Grosse Isle

Le bonhomme sept heures - The Bonesetter

La Compagne du Nord CIE006

1.  Le bonhomme et la bonne femme / Duffy's.  2.  Le bonhomme sept heures - The Bonesetter.  3.  Sur le bord du rivage.  4.  The Hawthorn Hedge / Jackson's Jig.  5.  Dans Paris à l'Orient.  6.  Patsy Campbell's / Calamine.  7.  Je veux m'y marier / Le talencourt.  8.  Éamonn an Chnoic.  9.  Johnny Laughran's / McKenna's reel.  10.  Les tailleurs de pierre.  11.  Jack Caughlan's / Miss Langford's / Jack the Lad.  12.  À Grosse Isle.  13.  Dedans Paris / Daniel.
This arrived on my doormat, rather out of the blue - and is really very enjoyable.  In 1847, at the height of the Famine in Ireland, 441 ships sailed for Québec, and those who survived the journey were subject to quarantine on Grosse Isle, in the St Lawrence river.  Grosse Isle are a trio from Québec, featuring Québécois and Irish music and songs.  The members are Sophie Lavoie (fiddle, vocals, piano), Fiachra O'Regan, from Connemara, (uilliannh pipes, whistle, banjo) and André Marchand (guitar, feet, vocals).  They are joined by Michel Faubert (voice) and Jacques Landry (bones) here and there, and it sounds as if there's a fair bit of overdubbing going on - particularly when Fiachra's playing pipes and whistle at the same time!

It so happens that I was listening to some old Old Swan Band tracks recently, and was struck by how wonderfully 'behind the beat' we played.  With the exception of an admirably restrained Éamonn an Chnoic, its interesting to hear the exact opposite here - smack on the beat, and often well ahead of it from Québec.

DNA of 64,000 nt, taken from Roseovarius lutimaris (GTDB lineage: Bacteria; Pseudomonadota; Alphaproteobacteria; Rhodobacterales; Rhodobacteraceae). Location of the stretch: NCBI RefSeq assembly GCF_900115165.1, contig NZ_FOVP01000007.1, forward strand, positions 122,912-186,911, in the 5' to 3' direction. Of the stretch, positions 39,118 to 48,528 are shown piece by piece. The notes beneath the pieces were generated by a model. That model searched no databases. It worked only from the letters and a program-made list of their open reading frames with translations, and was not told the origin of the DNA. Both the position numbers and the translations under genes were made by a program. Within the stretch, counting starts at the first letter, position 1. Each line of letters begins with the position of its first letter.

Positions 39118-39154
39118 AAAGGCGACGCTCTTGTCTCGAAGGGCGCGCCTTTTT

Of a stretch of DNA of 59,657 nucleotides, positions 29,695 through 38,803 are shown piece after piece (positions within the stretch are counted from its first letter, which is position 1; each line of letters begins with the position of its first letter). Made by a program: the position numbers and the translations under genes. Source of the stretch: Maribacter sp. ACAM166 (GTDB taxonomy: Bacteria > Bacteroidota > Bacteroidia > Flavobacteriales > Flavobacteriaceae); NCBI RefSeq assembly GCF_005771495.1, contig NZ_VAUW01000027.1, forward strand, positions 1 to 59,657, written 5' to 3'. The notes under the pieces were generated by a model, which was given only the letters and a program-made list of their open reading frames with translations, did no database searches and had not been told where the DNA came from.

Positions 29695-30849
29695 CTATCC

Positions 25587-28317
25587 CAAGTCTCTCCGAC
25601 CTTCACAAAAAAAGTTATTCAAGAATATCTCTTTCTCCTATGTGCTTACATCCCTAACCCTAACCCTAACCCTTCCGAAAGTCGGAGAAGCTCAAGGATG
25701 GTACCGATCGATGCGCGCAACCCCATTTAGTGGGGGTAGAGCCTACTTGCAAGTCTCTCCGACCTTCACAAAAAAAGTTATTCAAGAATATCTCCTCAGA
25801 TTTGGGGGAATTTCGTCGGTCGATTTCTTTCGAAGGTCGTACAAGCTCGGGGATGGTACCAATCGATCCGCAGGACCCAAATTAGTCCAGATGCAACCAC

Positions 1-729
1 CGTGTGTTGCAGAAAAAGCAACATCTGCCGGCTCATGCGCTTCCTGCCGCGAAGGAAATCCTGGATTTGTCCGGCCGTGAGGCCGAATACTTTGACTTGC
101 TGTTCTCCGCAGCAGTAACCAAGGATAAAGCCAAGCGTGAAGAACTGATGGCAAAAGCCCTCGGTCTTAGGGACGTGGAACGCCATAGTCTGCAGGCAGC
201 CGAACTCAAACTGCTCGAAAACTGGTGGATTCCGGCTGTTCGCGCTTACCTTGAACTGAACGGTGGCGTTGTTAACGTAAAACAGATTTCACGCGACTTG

Most of the 13 tracks are comprised of two tunes, so we get 22 items here, and roughly half are traditional, the remainder being by Sophie Lavoie, plus one or two other modern composers.  It's a pleasure to relate that none of these modern items sound out of place amonst the older ones.  All the songs are in French, and the tunes roughly half Irish and half Québécois.

To give you an idea of what Grosse Isle sound like, here's a bit of track 1, Le bonhomme et la bonne femme. That's the Québécois end of things - for the Irish, The Hawthorn Hedge / Jackson's Jig is a good example.  See what I mean about playing ahead of the beat?  I'd quite like to give you examples of almost every track, as it's a very varied collection, but you'll have to buy the CDs for that - well worth it!

Rod Stradling - 30.4.21

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